Understanding BMI for Obesity Awareness

Body Mass Index Basics

A doctor measuring a child's weight.
Your pediatrician should measure your child's BMI at each checkup.. Photo by Getty Images

Although BMI has been used in Pediatricians since 1991, it wasn't until their 2003 policy statement on the Prevention of Pediatric Overweight and Obesity, that the American Academy of Pediatrics called on doctors to begin routinely calculating a child's body mass index or BMI to help in the early recognition of childhood obesity.

So now, in addition to plotting a child's height and weight on his growth chart, their BMI should also be charted each year.

What is BMI?

BMI is calculated with a child's height and weight using a simple formula, a BMI calculator, or by looking it up on a BMI wheel or BMI tables. Although it doesn't measure body fat, BMI can be used to determine if a child is overweight.

BMI is usually thought of as a tool that is used in treating children who are overweight, however, it can also help determine if children are underweight if they have a low BMI.

Understanding BMI

In adults, once you calculate your BMI, it is rather easy to interpret your results, as a BMI between 25 to 30 is considered overweight and a BMI of 30 and above is considered obese.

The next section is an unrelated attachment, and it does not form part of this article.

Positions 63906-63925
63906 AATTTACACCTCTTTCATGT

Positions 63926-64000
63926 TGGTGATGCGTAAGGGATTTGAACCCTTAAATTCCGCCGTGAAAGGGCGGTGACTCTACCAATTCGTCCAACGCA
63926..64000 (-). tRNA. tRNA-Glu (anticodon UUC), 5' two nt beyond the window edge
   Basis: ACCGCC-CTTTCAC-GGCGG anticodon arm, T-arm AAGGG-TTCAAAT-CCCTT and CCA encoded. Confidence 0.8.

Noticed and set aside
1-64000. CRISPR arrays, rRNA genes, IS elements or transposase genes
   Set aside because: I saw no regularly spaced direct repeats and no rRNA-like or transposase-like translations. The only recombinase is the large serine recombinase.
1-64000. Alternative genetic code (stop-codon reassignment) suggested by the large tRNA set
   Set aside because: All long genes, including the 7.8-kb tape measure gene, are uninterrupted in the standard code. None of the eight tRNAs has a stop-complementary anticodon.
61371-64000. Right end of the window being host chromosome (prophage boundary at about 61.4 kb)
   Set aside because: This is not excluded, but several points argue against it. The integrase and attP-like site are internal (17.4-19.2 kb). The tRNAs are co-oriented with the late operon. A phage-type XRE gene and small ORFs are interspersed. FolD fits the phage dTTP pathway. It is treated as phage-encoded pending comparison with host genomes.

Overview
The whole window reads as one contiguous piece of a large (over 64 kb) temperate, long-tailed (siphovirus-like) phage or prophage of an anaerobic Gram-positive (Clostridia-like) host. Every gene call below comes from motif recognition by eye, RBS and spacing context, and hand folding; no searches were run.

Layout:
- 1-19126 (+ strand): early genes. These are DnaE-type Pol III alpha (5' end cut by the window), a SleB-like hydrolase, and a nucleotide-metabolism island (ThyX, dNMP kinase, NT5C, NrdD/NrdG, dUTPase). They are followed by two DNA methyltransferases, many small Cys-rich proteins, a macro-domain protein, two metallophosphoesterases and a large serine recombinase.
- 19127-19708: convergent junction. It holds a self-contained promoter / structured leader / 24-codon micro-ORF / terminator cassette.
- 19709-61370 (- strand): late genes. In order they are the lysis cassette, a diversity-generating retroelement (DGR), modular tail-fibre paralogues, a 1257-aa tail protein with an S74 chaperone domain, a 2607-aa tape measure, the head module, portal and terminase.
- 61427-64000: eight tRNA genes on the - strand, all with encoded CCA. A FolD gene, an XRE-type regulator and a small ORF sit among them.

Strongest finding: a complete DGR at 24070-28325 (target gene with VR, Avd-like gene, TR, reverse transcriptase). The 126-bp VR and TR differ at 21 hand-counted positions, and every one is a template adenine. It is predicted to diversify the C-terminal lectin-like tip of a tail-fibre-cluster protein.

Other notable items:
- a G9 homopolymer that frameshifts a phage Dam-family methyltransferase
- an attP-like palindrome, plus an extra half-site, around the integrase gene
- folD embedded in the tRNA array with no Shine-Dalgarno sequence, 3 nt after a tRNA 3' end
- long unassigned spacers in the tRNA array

Interpreting BMI is a bit more complicated for children, though, since you also have to take into account the child's age to figure out the percentile ranking for that BMI from a girl or boy's BMI growth chart. This BMI percentile can then help you determine if a child is overweight or at a healthy weight.

At Risk of Overweight???

Adding to the confusion a little more, instead of classifications for overweight and obese, as we have for adults, there used to be an 'At Risk of Overweight' category for kids.

The 'At Risk of Overweight' category was especially confusing. Many people interpreted that to mean that their child was at a healthy weight and 'might' become overweight later.

That category really corresponded to the adult overweight category, though, and the child overweight category corresponded to the adult obese category.

To be diplomatic, experts decided to soften the terms of the BMI categories for kids and left out the word obese.

The 'At Risk of Overweight' category was removed in 2007.

BMI Categories

The BMI categories are now the same as they are for adults, including that kids can be:

  • Underweight - BMI less than the 5th percentile
  • Healthy Weight - BMI 5th percentile up to the 85th percentile
  • Overweight - BMI 85th to less than the 95th percentile
  • Obese - BMI greater than or equal to the 95th percentile

Do you know how to figure out if your child is at a healthy weight?


American Academy of Pediatrics. Prevention of Pediatric Overweight and Obesity. PEDIATRICS Vol. 112 No. 2 August 2003, pp. 424-430

Klein et al. Adoption of Body Mass Index Guidelines for Screening and Counseling in Pediatric Practice. Pediatrics . 2010;125(2).

Krebs et al. Assessment of child and adolescent overweight and obesity. Pediatrics. 2007;120(suppl 4):S193–S228

Ogden, et al. Changes in Terminology for Childhood Overweight and Obesity. National Health Statistics Report. Number 25. June 25, 2010.

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